The lane, pock-marked by pitted pools, was more hospitable to Land Rovers than to our little car, so Jackie parked up and left me to it.

We took a rest and a late breakfast at The Hyde-Out Cafe. My choice was a Full English, while Jackie’s was fried eggs on toast. That took care of lunch, too.

Cyclist

There were warning signs informing drivers that pigs were roaming free, but just beyond Gorley it was a cyclist who hogged the centre of the road.

Horse and rider

A more sensible female equestrian kept her steed to the edge of it.

Not so a group of donkeys, one of whom held eye contact through our windscreen until the helpful horse nudged it and its friends aside, and continued on its way.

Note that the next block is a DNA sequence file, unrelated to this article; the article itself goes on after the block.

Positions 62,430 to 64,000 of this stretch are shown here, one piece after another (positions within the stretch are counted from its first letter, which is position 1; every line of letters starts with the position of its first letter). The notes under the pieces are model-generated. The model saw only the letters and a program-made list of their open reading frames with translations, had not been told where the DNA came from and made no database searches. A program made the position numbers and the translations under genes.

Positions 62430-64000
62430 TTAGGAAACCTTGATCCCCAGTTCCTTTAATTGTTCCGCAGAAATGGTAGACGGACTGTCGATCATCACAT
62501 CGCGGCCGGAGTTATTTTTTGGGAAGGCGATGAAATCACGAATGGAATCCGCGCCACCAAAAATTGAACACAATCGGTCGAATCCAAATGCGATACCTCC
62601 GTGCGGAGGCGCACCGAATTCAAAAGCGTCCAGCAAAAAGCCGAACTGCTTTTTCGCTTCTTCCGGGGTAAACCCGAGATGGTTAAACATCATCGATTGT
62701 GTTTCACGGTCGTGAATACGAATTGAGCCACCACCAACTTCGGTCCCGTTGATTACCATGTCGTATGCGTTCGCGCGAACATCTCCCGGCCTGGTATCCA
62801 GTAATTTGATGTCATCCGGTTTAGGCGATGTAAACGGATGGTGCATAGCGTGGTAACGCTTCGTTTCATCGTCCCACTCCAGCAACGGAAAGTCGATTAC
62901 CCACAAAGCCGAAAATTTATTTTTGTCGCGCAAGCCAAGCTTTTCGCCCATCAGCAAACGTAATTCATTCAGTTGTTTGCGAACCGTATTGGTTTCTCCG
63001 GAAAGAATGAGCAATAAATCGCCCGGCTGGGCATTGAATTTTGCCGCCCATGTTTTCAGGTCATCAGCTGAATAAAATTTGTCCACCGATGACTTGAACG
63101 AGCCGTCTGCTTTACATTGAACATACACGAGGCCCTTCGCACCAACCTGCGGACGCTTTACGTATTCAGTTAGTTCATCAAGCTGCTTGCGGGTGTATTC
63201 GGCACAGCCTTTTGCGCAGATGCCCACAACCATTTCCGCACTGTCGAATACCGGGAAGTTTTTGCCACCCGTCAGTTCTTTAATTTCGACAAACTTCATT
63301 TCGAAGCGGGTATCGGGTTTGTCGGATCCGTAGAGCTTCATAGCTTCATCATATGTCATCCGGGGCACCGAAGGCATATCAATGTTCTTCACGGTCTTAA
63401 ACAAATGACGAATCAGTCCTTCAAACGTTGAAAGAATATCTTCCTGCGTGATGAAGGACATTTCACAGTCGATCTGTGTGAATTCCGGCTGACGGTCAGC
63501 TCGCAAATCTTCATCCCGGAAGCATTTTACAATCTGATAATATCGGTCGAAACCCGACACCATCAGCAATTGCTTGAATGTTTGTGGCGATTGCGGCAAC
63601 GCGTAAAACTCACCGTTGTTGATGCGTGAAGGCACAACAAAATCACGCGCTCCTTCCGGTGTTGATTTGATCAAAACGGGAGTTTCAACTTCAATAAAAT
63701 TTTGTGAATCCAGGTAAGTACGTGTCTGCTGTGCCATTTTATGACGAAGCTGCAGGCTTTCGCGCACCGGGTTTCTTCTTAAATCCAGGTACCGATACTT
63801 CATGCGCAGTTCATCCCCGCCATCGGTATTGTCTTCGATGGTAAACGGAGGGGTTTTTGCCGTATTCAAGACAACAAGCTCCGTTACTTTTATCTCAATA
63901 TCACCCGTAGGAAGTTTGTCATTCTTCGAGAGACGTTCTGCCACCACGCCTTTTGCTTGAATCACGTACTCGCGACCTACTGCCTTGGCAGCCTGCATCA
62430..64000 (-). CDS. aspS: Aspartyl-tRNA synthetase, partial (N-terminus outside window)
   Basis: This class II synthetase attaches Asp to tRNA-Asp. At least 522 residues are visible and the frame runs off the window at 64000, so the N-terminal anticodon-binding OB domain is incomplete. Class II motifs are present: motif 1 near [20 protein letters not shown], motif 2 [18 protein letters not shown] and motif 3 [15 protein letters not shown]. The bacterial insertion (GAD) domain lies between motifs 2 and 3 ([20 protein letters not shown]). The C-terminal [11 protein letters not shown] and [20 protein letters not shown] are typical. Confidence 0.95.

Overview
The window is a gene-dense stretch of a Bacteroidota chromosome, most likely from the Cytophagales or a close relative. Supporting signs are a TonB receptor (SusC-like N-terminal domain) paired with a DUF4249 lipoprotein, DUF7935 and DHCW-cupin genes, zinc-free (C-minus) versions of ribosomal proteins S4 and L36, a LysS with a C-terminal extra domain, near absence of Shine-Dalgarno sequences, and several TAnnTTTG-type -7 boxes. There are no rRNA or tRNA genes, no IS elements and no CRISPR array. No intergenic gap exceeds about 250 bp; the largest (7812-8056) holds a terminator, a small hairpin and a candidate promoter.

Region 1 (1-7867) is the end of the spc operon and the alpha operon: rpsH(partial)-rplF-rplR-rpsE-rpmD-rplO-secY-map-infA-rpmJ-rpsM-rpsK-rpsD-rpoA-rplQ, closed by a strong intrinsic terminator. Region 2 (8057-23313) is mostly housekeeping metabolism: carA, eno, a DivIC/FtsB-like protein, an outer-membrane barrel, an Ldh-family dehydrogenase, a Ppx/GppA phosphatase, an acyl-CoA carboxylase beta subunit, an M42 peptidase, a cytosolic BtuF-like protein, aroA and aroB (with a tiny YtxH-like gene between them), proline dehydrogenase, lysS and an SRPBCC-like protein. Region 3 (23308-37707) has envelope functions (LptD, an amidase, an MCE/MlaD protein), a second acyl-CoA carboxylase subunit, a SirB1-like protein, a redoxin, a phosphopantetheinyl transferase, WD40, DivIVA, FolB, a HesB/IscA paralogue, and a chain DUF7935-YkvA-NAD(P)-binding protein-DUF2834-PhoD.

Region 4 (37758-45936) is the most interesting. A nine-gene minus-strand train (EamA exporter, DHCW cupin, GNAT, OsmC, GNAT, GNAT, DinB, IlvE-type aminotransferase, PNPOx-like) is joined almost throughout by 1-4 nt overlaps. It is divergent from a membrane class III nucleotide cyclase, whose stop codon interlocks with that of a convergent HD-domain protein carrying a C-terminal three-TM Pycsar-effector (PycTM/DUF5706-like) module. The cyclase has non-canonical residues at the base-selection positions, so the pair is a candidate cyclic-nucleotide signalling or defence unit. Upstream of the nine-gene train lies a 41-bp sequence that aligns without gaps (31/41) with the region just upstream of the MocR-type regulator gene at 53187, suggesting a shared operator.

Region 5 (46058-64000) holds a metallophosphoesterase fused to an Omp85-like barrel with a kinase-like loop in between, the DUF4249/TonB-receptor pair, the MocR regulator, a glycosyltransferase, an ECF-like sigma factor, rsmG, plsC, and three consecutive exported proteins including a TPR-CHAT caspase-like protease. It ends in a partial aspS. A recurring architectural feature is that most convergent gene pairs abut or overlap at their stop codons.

Pony with Regency ringlets

A free Forest pony, sporting Regency style ringlets, observed all this with interest.

Cyclists

As we approached Godshill, a helmeted cyclist employed staccato stop-start attempts to lead his family across a road junction. He alternated between calling them forward and sending them back, as he made the same movements. To our relief, he was eventually successful.

Roger Penny Way

We made our way home via Roger Penny Way, one of the major thoroughfares traversing the forest.

This evening we dined on beefburgers with caramelised onions on a bed of roasted vegetables; mashed potato; carrots, cauliflower, spinach, and Brussels sprouts; followed by Jackie’s tried and tested pumpkin pie with whipped cream that had been bought and paid for. The Culinary Queen drank Hoegaarden, while I quaffed Cono Sur Bicicleta pinot noir 2015.

Letting The Toddler Win The Race